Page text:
The Journey

If you listen to our podcast, then you’ve heard me talk about group therapy numerous times. But what got me there? And how am I coping now that I am no longer in group? 

In 2017 I left a job that was mentally abusive. The experience there was to the point where my manager wasn’t trying to accommodate me to attend one on one therapy. I have dealt with depression since I was 12 years old. This was my second time seeing a therapist and I felt like it helped. I decided to leave after my supervisor stood there and watched me struggle to help about 25 people by myself. I felt upset, sad and just overwhelmed because my job kept showing me that they did not care about me. I had reached my breaking point; I couldn’t take my health not being taken seriously anymore. 

I took some time off and worked a few jobs here and there but never lasted long because I was ignoring my mental state. My doctor had suggested group therapy twice and I kept pushing it away. I had finally got hired at a full time job with great pay and I just knew I would be okay after starting work; wrong! I started having anxiety attacks and began isolating myself from my training class as well as work as a whole. My anxiety got so bad, seeing my job made me want to throw up. 

I finally decided to start group therapy June 7, 2018. It was not an easy feat and on day one I wanted to run. But I stuck it out, going 5 days a week from 9-2pm for two weeks. Then, 3 days a week 9-12pm for 4 weeks and my last week I attended group for one more day. I learned many skills to cope with my anxiety and depression. Group therapy wasn’t a cure all or permanent fix. I still have moments where I feel extreme moments of anxiety and depression and I try my best to use what I learned. 

The journey to group wasn’t easy. I chose to ignore the signs that I needed to go because I did not want to feel crazy, stupid or weird. I left group feeling great that I was able to get the help I needed at the right time. My favorite quote I learned from group is “The best time to plant a tree was 20 years ago, the second best time is now.” Simply put, don’t beat yourself up for waiting to help yourself. Be proud that you did seek out professional help when you did. Dwelling will get us nowhere. If you or anyone you know needs help try to encourage them to get the help they need. 

I attended group therapy at Columbia St. Mary’s Hospital Milwaukee, WI 53202. I recommend it 100% 

Know that it is okay to walk away from a job environment that isn’t healthy for your mental health.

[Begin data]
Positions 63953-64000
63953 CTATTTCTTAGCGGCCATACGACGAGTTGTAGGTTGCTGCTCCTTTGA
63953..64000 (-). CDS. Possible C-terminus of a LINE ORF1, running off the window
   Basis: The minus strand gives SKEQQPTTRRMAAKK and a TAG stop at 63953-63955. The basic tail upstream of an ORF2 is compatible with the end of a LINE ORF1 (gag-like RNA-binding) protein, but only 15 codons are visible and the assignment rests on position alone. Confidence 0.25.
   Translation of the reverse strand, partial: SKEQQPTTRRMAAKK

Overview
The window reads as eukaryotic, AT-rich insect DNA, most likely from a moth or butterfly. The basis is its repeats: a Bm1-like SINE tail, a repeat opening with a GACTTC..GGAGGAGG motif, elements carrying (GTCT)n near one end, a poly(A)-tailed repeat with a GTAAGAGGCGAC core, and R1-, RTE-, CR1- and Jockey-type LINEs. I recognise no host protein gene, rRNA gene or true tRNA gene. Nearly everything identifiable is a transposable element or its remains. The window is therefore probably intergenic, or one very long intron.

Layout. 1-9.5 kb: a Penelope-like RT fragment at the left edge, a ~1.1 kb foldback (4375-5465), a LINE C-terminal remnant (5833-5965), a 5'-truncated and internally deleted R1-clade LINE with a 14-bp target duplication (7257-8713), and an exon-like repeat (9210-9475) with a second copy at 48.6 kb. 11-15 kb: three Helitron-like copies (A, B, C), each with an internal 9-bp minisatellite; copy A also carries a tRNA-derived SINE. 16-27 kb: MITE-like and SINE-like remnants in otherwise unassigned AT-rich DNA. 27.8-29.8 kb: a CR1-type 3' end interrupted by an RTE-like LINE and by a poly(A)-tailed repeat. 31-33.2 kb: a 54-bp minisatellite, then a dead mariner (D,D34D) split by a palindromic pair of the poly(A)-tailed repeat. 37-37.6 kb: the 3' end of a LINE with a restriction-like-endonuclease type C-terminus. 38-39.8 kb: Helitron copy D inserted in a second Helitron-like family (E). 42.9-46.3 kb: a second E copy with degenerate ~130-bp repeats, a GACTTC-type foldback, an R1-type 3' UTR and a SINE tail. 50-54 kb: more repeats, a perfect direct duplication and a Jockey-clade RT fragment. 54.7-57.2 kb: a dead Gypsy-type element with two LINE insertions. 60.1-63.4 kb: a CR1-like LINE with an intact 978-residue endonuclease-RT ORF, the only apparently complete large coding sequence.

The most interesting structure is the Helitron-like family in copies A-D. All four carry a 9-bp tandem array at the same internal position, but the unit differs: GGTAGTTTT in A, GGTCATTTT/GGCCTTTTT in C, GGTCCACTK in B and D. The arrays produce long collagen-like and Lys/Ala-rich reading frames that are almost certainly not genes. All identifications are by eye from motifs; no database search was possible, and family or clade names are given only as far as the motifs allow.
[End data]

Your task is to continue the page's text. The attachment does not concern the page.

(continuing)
Mental Matters because YOU matter…

Maintaining Your Mental Health In The Workplace

We spend at least 40 hours or more a week at work. And just like we encounter stress in our personal lives, we encounter stress at work. I recently started my job and not even 30 days in a coworker tried me. They tried to bring their negativity into my life and I just want to come to work and do my job. I don’t want to leave stressed or annoyed with the feeling of not wanting to return the next day.

So how does one keep their mental together when one has exhausted all PTO and needs vacation time for that Vegas trip? Here are some tips that I find helpful when trying to maintain mental health in the workplace:

1. Breathe

⁃ Sometimes you just have to take a step back and breathe. You can use a meditation app or your smart watch if assistance is needed. A nice deep breath can get you focused and back on track.

2. Walk Away When Needed

⁃ There’s no need to consistently converse with your coworkers. It’s nice to talk to coworkers but don’t force yourself to sit through negative/toxic conversations. Use downtime to read, meditate, organize your work, etc.

3. Keep Busy

⁃ Get up and verb. Do something that hasn’t been done yet or ask a coworker to teach you about that one task you don’t know how to do. Staying productive can change your whole day.

4. Listen to Music

⁃ Use your lunch break to unwind from your work environment and coworkers.

There are other options that can help including: texting friends, being on your favorite social media site, contacting your employers EAP if you need help, and many more. What are some of your favorite ways to maintain your mental health in the work place?

Mental Matters because YOU matter...

Music mainly. Taking walks outside helps too if it isn’t too cold or around the building. Calling someone. And researching things I dream about doing
— John P.